This unorthodox biography explores the life of an extraordinary Enlightenment woman who, by sheer force of character, parlayed a skill in midwifery into a national institution. In 1759, in an effort to end infant mortality, Louis XV commissioned Madame Angélique Marguerite Le Boursier du Coudray to travel throughout France teaching the art of childbirth to illiterate peasant women. For the next thirty years, this royal emissary taught in nearly forty cities and reached an estimated ten thousand students. She wrote a textbook and invented a life-sized obstetrical mannequin for her demonstrations. She contributed significantly to France's demographic upswing after 1760.
Who was the woman, both the private self and the pseudonymous public celebrity? Nina Rattner Gelbart reconstructs Madame du Coudray's astonishing mission through extensive research in the hundreds of letters by, to, and about her in provincial archives throughout France. Tracing her subject's footsteps around the country, Gelbart chronicles du Coudray's battles with finance ministers, village matrons, local administrators, and recalcitrant physicians, her rises in power and falls from grace, and her death at the height of the Reign of Terror. At a deeper level, Gelbart recaptures du Coudray's interior journey as well, by questioning and dismantling the neat paper trail that the great midwife so carefully left behind. Delightfully written, this tale of a fascinating life at the end of the French Old Regime sheds new light on the histories of medicine, gender, society, politics, and culture.
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In The King's Midwife, scholar Nina Rattner Gelbart takes on a daunting task: the biography of a woman so fiercely private (or should that be public?) that she left no record at all of her personal life. "In her hundreds of letters there is never a single mention of her origins, parents, childhood, siblings, education, young adulthood, training, marriage if there was one, children if she had any, friends outside of her work," Gelbart writes, with more than a touch of frustration. What we do know about Madame du Coudray is this: in 1750, spooked by reports that the French population was in decline, King Louis XV appointed her to travel throughout the country, training young peasant women to assist at live births. For 30 years, du Coudray crisscrossed the provinces in pursuit of this goal, using a life-size obstetrical mannequin that she'd invented as a teaching aid. Gelbart relies on du Coudray's voluminous correspondence with regional authorities to construct her portrait of a driven, proud, politically savvy, and fiercely ambitious woman. To make her way as an 18th-century woman in the world of the male medical establishment--not to mention the royal court, and later, postrevolutionary France--du Coudray seems to have downplayed her interior life as much as possible. Yet Gelbart makes "a virtue of necessity" by using the very incompleteness of du Coudray's story to illuminate the larger issues at stake--the "history and mystery" encountered when writing any biography: "Historians always have to work with fragments and lacunae, with revelations and secrets. We may crave coherence and synthesis, but because much remains indecipherable we do not get it." Despite the ultimate "unknowability" of du Coudray and her motives, Gelbart does an admirable job in bringing her to life through her public works. The King's Midwife is a "scholarly" biography--a statement that might justifiably strike fear in the heart of the stoutest reader--but Gelbart keeps the academese to blessed minimum. For the most part, this is a lively and well-written account of an exceptional life.From the Inside Flap:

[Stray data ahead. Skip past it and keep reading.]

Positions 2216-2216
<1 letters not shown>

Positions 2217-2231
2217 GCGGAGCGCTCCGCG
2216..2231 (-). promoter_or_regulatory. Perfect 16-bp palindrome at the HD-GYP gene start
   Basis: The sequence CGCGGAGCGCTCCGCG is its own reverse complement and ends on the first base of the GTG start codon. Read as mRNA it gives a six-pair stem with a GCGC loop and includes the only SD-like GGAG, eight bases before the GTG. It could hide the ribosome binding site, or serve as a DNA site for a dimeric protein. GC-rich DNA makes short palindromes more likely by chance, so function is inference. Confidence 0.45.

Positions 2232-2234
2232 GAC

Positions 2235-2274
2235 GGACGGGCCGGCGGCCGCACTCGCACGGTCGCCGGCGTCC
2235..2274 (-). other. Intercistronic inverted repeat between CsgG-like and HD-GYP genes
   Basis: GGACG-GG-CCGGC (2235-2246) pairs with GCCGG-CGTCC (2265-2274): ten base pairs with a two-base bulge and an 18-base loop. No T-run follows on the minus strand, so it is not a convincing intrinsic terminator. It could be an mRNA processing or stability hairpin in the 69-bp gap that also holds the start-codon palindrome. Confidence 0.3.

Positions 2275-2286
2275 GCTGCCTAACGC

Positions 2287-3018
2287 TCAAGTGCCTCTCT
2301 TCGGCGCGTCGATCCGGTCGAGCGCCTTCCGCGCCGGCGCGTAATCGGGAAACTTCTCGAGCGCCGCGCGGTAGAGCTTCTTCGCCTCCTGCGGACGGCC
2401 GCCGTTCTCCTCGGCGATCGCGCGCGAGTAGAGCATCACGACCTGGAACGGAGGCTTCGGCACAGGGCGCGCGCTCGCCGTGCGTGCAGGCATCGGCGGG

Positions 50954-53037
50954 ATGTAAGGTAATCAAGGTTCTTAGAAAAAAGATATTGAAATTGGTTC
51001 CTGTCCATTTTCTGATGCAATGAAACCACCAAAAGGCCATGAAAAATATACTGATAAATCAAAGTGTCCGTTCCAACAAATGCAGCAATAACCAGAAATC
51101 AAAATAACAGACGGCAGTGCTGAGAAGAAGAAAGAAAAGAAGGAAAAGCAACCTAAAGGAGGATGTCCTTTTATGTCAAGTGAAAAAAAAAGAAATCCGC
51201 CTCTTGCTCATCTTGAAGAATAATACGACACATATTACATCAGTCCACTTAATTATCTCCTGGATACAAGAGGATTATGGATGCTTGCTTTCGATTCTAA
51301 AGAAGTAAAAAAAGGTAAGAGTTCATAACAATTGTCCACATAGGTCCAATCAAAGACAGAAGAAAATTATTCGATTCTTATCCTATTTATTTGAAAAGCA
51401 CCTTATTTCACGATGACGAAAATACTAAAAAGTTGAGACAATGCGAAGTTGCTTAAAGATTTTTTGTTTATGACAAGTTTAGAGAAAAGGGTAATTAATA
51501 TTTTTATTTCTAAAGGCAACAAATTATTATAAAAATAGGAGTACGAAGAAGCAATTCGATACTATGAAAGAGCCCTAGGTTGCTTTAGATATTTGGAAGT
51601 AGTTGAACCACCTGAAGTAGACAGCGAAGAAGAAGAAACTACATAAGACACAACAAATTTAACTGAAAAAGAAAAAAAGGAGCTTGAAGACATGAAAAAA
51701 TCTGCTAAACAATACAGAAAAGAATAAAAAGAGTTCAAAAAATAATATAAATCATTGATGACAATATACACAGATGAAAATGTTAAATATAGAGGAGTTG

"Nina Gelbart has achieved something very rare: a penetrating original work of social history that reads like a novel. With marvelous mastery of France's archival records, Gelbart brings to life the eighteenth century's most famous midwife, Madame de Coudray. The vivid details of early modern childbirth are presented in a moving and unforgettable style. And better yet, Gelbart carefully and imaginatively weaves together the story of Coudray within the often colorful aristocratic society that governed France on the eve of its greatest revolution. History just doesn't get much better than this."—Gary Kates, author of Monsieur D'Eon Is a Woman
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Descripción University of California Press, 1998. Hardcover. Estado de conservación: New. book. Nº de ref. de la librería 0520210360
Descripción University of California Press, 1998. Hardcover. Estado de conservación: New. Nº de ref. de la librería DADAX0520210360
Descripción University of California Press, 1998. Hardcover. Estado de conservación: New. Nº de ref. de la librería P110520210360
Descripción Estado de conservación: Brand New. Book Condition: Brand New. Nº de ref. de la librería 97805202103631.0